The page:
Although there are many ways to do DevOps right, there are several ways DevOps is commonly done wrong. Often, these bad “habits” are merely relics of the old way of doing things. In this blog series, we’re unpacking seven of those scenarios so companies can learn how to do DevOps right. This week, we’re examining why the mantra ‘failure is not an option’ often holds teams back.
Often, mindsets do not update as fast as technology. That’s really unfortunate because it causes teams to miss out on some of the benefits technological advances offer.
Believing that failure is not an option is a mindset that resulted from previous technological limitations but remains prominent. With traditional development cycles, software was put into production following a release calendar, which did not offer many chances to get things right or to correct errors. Once the software was sent to production, two or three months had passed since the code was created. The details were no longer fresh in developers’ minds. Doing releases was a daunting task where mistakes were costly. Under those circumstances, it’s understandable teams became extremely risk-averse. They wanted to be certain of everything before launch.
That strong risk aversion impacted company culture. People were hesitant to speak up if they encountered a problem or got stuck. The traditional work environment was very hierarchical with managers laser-focused on Key Performance Indicators (KPIs) and other metrics. When bugs were discovered the mentality was more: “Who’s fault is it?” rather than: “How can we fix it?” Obviously, the latter is more productive.
Responding In Real-time
Thankfully, modern technology eliminates a lot of the costly and time-consuming processes that caused people to become risk averse. Mistakes can be fixed almost instantly so the stakes are much lower.
Now, it is possible to separate deployment and release. A new version of a product can be put into production, which is a deployment, but releasing the features in that new product doesn’t have to happen at the same time. Feature toggles, or other products with the same function, can be implemented so that the new version still behaves like the previous version. Before anything else is done with the product, the team can revalidate whether or not it actually runs. Once its functionality is confirmed, the next step is to say, “OK, let’s toggle the switch and start using the new features.”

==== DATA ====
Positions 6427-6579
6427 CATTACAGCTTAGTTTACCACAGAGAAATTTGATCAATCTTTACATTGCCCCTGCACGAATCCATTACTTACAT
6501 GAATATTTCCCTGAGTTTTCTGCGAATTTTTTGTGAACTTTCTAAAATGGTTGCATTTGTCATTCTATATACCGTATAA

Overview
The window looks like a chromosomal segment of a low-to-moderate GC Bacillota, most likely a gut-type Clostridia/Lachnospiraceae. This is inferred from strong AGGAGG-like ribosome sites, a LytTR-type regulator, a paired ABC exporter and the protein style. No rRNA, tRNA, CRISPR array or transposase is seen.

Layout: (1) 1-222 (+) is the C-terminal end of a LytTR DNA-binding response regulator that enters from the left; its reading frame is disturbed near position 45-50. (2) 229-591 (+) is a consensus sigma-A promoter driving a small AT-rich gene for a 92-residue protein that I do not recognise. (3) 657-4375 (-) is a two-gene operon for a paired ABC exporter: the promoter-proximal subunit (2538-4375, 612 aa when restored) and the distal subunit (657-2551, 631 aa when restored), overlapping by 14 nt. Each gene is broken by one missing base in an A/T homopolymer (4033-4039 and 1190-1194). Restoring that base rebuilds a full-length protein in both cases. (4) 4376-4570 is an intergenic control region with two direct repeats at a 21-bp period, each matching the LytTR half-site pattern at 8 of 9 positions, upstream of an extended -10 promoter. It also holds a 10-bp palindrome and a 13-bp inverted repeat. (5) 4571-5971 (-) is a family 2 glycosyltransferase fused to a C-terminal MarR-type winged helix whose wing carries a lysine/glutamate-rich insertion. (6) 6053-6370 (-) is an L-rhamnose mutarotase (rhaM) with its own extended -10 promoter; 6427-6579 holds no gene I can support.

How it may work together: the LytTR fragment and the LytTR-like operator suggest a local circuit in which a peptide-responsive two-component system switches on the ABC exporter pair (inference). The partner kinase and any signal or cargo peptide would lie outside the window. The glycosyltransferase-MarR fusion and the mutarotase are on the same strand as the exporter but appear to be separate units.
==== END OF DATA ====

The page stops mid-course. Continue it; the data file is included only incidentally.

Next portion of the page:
The ability to limit how many users see the new features further mitigates risk. For example, with a webshop, the new version could be limited to 1% of users while the rest of the users still see the old version. That way, if problems are discovered only a small percentage of users are impacted and the whole site will not crash, which would lead to a loss in revenue. Releases can be gradual. Bugs can be fixed in real-time. The worries of “big bang” releases really are a thing of the past.
A more equal work environment helps mindsets start to shift. Instead of a manager making all the final decisions, teams decide together. Silos are less likely to form. Rather than seeing their focus as one specific thing, teams are more likely to focus on the big picture. When the mindset is “We’re in this together,” the idea of failure is less frightening.
The DevOps way of working also makes work more transparent. People work together closely and are in constant communication whereas traditionally, developers would be given a task by their manager and then work on it alone at their desk. While in constant contact, it is difficult to hide issues that arise. A more collaborative work environment positively impacts workflow and overall company culture.
Ultimately, seeing failure as bad or negative stifles progress. Failure is an important part of learning. With today’s technology, mistakes can be corrected almost instantly. Accepting failure as part of the process actually leads to better outcomes.
Take the next step towards doing DevOps right – get in touch!
We want to help companies optimize the DevOps way of working. This blog series is just the start of what we can offer! Get in touch with us to learn more about how we can help your team do DevOps right.
Until then, tune in next time to find out why “our superheroes always fix production issues really fast” is the sixth habit of a highly in-effective DevOps team.